In my post: Principles Against Some Common Fallacies...

1. Buddhism only values 'self-awareness' insofar as it cultivates humility and compassion.

The point here is that 'self-awareness' is not, in Buddhism, a goal in itself. Buddhism is not about developing the self and certainly not about 'finding one's true self'. According to Buddhism there is no true self. A person is a congerie of evolving conditions. Nor is it possible to completely take control of this assemblage. Regarding most of the factors involved one can readily say "That is not me, not mine, not myself." As Thich Nhat Hanh says, "The self is made of non-self elements" and non=self elements are not under one's control. It is the fact of living in a world in which one encounters what Dogen call the "Dharmas that are other than self" that (a) makes it interesting and (b) means that the way that we relate to others is important. However, this does not mean that we are all 'one' either except in the extremely abstract sense that it is always possible linguistically to lump any assemblage of bit and pieces together and call it a 'whole'.

There is no self to be aware of. What one can be aware of is the flow of states, processes and conditions. This yields the sense that one is continually finding out about oneself, but it is not a constant thing that one is finding out about since it is like a stream always changing. Awareness of this flow and change can bring a sense of humility. One can realise that the self-perfection project is doomed. One can get some sense of one's fragility and vulnerability, one's liability to be mistaken, frightened, full of yearning or grief and so on depending all upon conditions over which one has only slight control. This development of humility is Dharmic and important. One of the reasons that it is important is that it is the ground of compassion. If it is like this for me then it is probably like this for everybody else as well. This realisation of how it is for others yields compassion.

Since this humility and this compassion depend upon conditions - in this case the condition of seeing our own human nature - they are not going to be constant. When we see it they may arise. When we do not see it they don't. That is human too. Buddha taught impermanence. This impermanence is not comfortable, but it is real. The truth impresses upon us intermittently, but this can be enough to wake up up.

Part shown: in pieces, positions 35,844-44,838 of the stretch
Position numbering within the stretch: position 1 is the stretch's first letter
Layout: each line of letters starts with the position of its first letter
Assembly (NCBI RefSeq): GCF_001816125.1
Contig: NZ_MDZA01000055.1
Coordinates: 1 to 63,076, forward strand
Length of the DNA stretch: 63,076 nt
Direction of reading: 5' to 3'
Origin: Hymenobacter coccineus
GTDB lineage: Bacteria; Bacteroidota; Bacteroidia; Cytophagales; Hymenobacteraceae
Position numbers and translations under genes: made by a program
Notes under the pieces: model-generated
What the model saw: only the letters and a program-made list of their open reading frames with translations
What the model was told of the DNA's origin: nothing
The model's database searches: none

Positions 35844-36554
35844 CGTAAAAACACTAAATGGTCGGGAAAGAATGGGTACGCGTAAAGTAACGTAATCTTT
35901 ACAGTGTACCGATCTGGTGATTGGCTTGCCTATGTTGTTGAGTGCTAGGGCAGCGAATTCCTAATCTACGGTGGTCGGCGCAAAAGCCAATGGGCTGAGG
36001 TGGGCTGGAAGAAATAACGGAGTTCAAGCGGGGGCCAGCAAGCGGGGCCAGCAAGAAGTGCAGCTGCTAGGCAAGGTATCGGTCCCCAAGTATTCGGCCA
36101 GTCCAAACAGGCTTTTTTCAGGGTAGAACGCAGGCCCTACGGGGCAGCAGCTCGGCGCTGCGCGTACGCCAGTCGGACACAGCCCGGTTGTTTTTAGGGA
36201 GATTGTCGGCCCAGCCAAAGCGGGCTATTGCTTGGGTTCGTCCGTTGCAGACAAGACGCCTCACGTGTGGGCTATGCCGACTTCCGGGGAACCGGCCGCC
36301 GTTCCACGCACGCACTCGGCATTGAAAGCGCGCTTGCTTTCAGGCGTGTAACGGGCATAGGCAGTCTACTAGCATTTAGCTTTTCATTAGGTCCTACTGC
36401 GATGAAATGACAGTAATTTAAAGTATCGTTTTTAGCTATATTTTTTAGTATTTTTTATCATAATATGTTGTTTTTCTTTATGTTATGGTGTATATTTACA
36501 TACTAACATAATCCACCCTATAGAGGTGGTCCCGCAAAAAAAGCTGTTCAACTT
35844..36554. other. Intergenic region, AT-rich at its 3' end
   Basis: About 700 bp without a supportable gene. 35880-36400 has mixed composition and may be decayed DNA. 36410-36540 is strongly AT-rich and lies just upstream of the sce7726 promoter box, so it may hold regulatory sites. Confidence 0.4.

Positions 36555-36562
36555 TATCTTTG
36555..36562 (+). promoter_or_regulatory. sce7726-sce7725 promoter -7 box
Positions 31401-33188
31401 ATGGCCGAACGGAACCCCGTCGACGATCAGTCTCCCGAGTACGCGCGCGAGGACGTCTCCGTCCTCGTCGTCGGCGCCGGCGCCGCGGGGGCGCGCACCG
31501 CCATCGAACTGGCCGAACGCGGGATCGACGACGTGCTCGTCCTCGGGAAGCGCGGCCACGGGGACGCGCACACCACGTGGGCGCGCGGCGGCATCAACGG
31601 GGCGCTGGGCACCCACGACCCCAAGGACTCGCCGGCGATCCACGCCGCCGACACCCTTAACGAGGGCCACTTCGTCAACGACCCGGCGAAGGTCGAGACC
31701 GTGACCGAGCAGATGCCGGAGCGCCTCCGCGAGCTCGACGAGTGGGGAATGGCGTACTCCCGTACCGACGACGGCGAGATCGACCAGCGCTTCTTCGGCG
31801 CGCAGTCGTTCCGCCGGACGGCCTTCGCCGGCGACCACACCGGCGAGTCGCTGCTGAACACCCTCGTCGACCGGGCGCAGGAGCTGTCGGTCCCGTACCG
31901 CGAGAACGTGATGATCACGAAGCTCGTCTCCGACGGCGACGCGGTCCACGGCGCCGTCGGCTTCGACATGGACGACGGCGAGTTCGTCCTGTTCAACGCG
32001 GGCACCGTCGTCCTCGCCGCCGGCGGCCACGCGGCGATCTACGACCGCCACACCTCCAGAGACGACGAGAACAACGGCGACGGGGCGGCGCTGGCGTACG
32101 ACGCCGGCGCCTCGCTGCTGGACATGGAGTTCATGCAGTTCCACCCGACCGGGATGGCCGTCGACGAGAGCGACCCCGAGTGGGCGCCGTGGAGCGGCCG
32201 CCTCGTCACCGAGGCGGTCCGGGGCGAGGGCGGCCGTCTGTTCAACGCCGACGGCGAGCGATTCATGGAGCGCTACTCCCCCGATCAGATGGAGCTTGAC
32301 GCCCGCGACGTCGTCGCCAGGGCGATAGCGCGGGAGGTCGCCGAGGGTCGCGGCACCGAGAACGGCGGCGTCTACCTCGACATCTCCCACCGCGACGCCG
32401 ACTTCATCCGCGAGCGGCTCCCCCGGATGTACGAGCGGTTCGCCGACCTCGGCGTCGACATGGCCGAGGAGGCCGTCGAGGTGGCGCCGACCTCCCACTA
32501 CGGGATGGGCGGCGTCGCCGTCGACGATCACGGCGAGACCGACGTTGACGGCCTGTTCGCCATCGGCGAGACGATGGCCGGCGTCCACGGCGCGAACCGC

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ITZI Conference 2017

Blog Posts

Shinran and Ippen

Posted by Dayamay Dunsby on April 16, 2018 at 8:00 0 Comments

On Saturday evening our regular study group met on Skype where we looked at and discussed material from "No Abode", a beautiful book about the life of Ippen, ancient Japanese Purland master and "The Essential Shinran" which documents the life of Shinran Shonin, one of Honen's most famous disciples. We had a very stimulating discussion which I enjoyed greatly. We will be meeting again on Saturday 19th May at 9pm British time. Please feel free to contact me if you would like to join us.…

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Buddhism Day

Posted by Andrew Ralph Cheffings on March 28, 2018 at 15:46 1 Comment

I wasn't getting as much done as I intended to or 'needed' to in my previous mode of moving between lots of different activities, so I decided to devote one day a week to a particular activity, and this week I'm doing a Buddhism day. I've finally managed to get started on Vow 22, then I did some online research and catching up with mostly Buddhist emails, then I wrote a dharma talk. I plan to do a service run-through later. It's certainly easier for me to get things done this way. Namo Amida…

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REMEMBERING SAIKO SENSEI

Posted by David Brazier on March 19, 2018 at 21:43 1 Comment

Today is the fourteenth anniversary of the death of Gisho Saiko. Sensei Saiko was the founder of Shinshu Counselling. He wrote a number of books and presented his ideas at international conferences as well as through his university and Buddhist organisations in Japan. He referred to my work in his books and when I visited Japan a few months before his death, he took on to invite me to a number of gatherings and hosted my wife and I in royal fashion. He was enthusiastic that I should play a…

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Bombu Magic.

Posted by Dayamay Dunsby on March 14, 2018 at 10:31 0 Comments

''The lotus does not grow in the solid ground of lofty plateaus, but in the muddy ponds of lowland marshes. This is an analogy meaning that foolish beings, while in the mud of blind passions, put forth the blossoms of the Buddha's perfect enlightenment; This indicates the inconceivable power of the Tathagata's universal Primal Vow.''

From ''The Essential Shinran.''

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